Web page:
Meet Nikki Reed, Co-Host of the “Smiley Morning Show”

Writer / Christy Heitger-Ewing
Photographer / Amy Payne

If you’ve ever woken up to the sound of belly laughs and the joyful voice of Nikki Reed on 99.5 WZPL and wondered, “Why is she so chipper?” it could be because she truly loves her job.Smiley Morning Show

The silly stories, the awesome music and the playful banter among her “Smiley Morning Show” co-hosts, Dave Smiley, Toni Williams, and Will Pfaffenberger, make for fun weekday mornings. Besides, it sure beats the summer job she had growing up working at a marina as a dock girl in Michigan.

“Pumping gas is fun,” she says. “Pumping out toilets, not so much.”

Reed, the middle of three children, studied theatre at UIndy where one of her classmates was acclaimed actor Adam Driver.

“Adam was pure talent, but I thought, ‘I’m not going to make a living from this,’” says Reed, who considered pursuing a career in TV news until her professors suggested radio instead. She couldn’t deny that it was the more natural fit, as it allowed her to perform and still be her authentic self.

Reed started as an intern at WZPL, then worked in Seymour and Columbus doing morning traffic. In 2011 she landed a job at WZPL, first doing the afternoon shift before transitioning to the “Smiley Morning Show.” Reed’s favorite part of her job is meeting listeners, whether it’s at an event like Smiley Prom, the Indy 500, or the radio’s annual Make-A-Wish Request-A-Thon.

“I like making people’s day better,” Reed says.

Radio has changed quite a bit over time with the advent of podcasts and social media.

“Changing with technology is important,” Reed says. “So is changing with the audience. You can’t assume they’ll stay. We have to always do a better job of meeting them where they are, as many households don’t even have radios. We need to be on smart speakers and have apps. We need to make our morning show into a podcast so that listeners can consume it the way they want.”

In 2018 Reed was chatting with Michael Kaltenmark, who at the time was the bulldog handler at Butler University. He needed a new kidney, so they interviewed him on the “Smiley Morning Show” to give him more exposure. In doing her research for the segment, Reed’s interest in organ donation piqued. When she reached out to the transplant center to inquire about testing, she was told they already had found a match for Kaltenmark.

“I remember feeling disappointed because I was psyched up to do something impactful,” Reed says. That’s when she decided she’d donate a kidney to a stranger.

“I thought, ‘If I can save someone’s life, why not?’” she says.

Her family wasn’t sold on the idea.

“I told my dad that statistically speaking, I was in greater danger driving to work each day than donating a kidney,” Reed says. “He couldn’t say much. He likes to skydive!”

It took a year to get through all of the testing to determine if Reed’s body could handle the procedure. There’s blood work, MRIs and chest X-rays. Plus, all along the way, doctors repeatedly asked her if she had changed her mind. Once she was approved, she waited.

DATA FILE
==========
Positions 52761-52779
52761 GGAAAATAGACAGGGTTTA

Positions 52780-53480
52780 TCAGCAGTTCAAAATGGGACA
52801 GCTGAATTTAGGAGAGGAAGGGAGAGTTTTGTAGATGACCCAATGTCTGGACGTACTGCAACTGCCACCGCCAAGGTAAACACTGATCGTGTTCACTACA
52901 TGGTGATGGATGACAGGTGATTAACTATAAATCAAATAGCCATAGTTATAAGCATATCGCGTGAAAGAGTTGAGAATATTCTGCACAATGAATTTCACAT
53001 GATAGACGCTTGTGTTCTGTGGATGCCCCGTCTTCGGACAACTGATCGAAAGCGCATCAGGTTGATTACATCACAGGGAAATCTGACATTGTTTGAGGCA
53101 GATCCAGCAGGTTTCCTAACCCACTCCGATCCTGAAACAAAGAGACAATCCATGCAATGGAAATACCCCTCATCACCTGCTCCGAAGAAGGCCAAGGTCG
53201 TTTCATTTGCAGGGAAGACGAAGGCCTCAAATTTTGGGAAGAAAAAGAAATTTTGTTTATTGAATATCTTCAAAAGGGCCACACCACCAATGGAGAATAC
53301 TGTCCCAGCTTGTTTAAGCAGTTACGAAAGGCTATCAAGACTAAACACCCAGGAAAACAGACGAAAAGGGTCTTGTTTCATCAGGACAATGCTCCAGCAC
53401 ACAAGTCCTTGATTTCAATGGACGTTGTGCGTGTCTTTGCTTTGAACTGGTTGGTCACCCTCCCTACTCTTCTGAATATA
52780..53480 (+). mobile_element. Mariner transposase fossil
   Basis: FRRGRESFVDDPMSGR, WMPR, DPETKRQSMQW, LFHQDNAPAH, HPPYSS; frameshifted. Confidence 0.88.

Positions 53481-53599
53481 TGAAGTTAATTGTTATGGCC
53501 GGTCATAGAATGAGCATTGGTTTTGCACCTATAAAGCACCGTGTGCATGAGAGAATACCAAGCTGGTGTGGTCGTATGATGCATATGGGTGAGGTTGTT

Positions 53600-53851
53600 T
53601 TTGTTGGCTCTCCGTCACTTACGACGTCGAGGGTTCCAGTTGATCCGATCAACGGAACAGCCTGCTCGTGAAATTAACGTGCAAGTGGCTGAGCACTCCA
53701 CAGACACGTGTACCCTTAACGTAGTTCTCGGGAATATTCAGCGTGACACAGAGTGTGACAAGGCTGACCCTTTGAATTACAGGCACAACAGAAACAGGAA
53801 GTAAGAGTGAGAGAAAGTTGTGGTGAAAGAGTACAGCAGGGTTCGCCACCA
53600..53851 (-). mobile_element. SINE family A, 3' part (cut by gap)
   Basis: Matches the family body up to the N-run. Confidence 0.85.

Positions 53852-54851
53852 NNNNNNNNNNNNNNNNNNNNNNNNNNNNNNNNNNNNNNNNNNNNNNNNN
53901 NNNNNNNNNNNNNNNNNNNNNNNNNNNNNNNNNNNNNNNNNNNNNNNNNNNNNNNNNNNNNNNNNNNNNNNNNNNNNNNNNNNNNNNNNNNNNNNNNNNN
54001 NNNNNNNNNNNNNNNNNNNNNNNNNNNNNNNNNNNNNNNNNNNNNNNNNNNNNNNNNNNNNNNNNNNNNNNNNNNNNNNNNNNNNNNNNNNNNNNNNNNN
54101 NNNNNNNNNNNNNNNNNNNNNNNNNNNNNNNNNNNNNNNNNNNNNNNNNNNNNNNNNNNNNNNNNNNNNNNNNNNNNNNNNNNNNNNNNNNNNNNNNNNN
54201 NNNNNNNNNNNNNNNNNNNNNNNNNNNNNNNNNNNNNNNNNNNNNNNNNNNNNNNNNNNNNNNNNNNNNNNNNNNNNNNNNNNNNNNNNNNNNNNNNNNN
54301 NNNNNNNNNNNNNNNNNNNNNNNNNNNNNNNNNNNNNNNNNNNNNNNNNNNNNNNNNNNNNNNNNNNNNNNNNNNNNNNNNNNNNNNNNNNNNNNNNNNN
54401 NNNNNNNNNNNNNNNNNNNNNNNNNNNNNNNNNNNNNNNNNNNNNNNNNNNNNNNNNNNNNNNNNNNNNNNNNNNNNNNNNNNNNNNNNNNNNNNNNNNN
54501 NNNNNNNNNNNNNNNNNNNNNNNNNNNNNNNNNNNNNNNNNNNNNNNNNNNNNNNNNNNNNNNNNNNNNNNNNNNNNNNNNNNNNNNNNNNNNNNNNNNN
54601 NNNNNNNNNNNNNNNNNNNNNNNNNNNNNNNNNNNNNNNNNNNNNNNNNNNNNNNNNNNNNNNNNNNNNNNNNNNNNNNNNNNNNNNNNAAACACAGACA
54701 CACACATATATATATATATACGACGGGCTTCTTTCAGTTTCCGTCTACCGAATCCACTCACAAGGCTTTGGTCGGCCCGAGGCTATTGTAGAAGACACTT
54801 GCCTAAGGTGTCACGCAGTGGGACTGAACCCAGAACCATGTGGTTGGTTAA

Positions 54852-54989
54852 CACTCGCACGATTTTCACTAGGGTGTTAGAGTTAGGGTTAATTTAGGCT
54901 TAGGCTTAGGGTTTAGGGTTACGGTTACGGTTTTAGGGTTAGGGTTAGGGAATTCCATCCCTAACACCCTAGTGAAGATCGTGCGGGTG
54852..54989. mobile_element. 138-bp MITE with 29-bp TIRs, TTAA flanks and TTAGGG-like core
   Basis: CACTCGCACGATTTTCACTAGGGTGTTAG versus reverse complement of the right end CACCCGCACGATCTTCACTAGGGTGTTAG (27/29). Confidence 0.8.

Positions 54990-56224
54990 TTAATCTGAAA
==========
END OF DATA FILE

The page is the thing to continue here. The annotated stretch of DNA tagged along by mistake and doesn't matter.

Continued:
Reed donated a kidney in February 2020. She was shocked by how seamless the surgery was. Post-surgery also wasn’t bad.

“It was mostly just a lot of napping and sore muscles like I’d done a million sit-ups,” she says. “It was so easy that I’d do it again, but I’ve run out of kidneys!”

When one donates to a stranger, it’s up to the recipient to decide if there will be a meeting between donor and recipient. Reed never met the woman her kidney went to.

Smiley Morning Show“It’s altruistic donation,” she says. “I knew going in I may not meet the person. All I wanted was for her to be OK. I know she’s healthy now. I don’t need a big thank-you.”

Just a few months prior to her surgery, a college friend suggested that Reed meet one of his buddies, Nick, who was a cop. Reed was hesitant, but her friend described Nick as “the best person I know.” The two proceeded to text for the next three weeks.

“I said, ‘If this guy is anywhere close to good looking, I’m done, because he’s funny and fantastic,’” Reed says. When they finally met in person, they each knew that they had found their person. It didn’t take long for the pair to tie the knot. Marrying Nick meant becoming a stepmom to his three children and a cat named Luna. Reed brought to the relationship her dog, Marbles.

“I’m so grateful to have my husband,” says Reed, who admits that she was terrified to move to Hendricks County and become a stepmom. But it’s been fantastic.

As for the future, Reed favors wanderlust like her parents, who are currently sailing around the country in their 30-foot sailboat. Reed and her husband went to Greece for their honeymoon where they ate gelato twice a day. They recently traveled to Boston and Philadelphia for sightseeing and creepy ghost tours. At home, Reed likes to take long walks in nature and concoct recipes in the kitchen.

“I hate wasting food, so I play ‘Chopped’ and see what meal I can make with what I have in my refrigerator,” Reed says. “I’ve had some massive failures, but Nick is a former marine so he can eat anything. And I’m improving!”

As for Reed, she couldn’t be happier as a wife, stepmom and radio personality. Her dock-girl days are officially behind her, and it’s smooth sailing ahead.

Fun Facts About Nikki Reed

Best bit of advice: Don’t date where you work. “If you keep your career separate, your career can be your escape,” she says.

Bucket-list items: To stay in a hut that hovers above the ocean, and do a dogsled adventure in Iceland.

A guilty pleasure: Trash TV – “Vanderpump Rules.”

Favorite season: Fall. “I’m big into Halloween,” Reed says.Smiley Morning Show

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